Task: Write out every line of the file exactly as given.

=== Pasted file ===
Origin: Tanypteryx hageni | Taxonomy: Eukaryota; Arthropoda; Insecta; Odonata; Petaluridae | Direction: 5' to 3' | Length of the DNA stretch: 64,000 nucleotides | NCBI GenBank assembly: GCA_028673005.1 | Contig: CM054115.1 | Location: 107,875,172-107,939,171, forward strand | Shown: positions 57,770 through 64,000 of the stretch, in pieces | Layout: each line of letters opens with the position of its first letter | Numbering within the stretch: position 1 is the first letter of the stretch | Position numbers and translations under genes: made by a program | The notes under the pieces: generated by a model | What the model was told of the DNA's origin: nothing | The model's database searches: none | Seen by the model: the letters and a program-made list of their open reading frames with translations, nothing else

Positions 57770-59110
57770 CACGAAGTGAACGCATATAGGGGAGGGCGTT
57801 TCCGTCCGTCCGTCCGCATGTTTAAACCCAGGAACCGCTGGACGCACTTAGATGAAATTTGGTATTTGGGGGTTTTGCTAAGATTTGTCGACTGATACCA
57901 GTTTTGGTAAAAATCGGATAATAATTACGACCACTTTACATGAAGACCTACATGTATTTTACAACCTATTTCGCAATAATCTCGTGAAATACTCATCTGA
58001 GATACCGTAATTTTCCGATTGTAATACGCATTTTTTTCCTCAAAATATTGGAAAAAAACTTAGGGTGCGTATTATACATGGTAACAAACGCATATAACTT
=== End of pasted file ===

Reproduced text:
Origin: Tanypteryx hageni | Taxonomy: Eukaryota; Arthropoda; Insecta; Odonata; Petaluridae | Direction: 5' to 3' | Length of the DNA stretch: 64,000 nucleotides | NCBI GenBank assembly: GCA_028673005.1 | Contig: CM054115.1 | Location: 107,875,172-107,939,171, forward strand | Shown: positions 57,770 through 64,000 of the stretch, in pieces | Layout: each line of letters opens with the position of its first letter | Numbering within the stretch: position 1 is the first letter of the stretch | Position numbers and translations under genes: made by a program | The notes under the pieces: generated by a model | What the model was told of the DNA's origin: nothing | The model's database searches: none | Seen by the model: the letters and a program-made list of their open reading frames with translations, nothing else

Positions 57770-59110
57770 CACGAAGTGAACGCATATAGGGGAGGGCGTT
57801 TCCGTCCGTCCGTCCGCATGTTTAAACCCAGGAACCGCTGGACGCACTTAGATGAAATTTGGTATTTGGGGGTTTTGCTAAGATTTGTCGACTGATACCA
57901 GTTTTGGTAAAAATCGGATAATAATTACGACCACTTTACATGAAGACCTACATGTATTTTACAACCTATTTCGCAATAATCTCGTGAAATACTCATCTGA
58001 GATACCGTAATTTTCCGATTGTAATACGCATTTTTTTCCTCAAAATATTGGAAAAAAACTTAGGGTGCGTATTATACATGGTAACAAACGCATATAACTT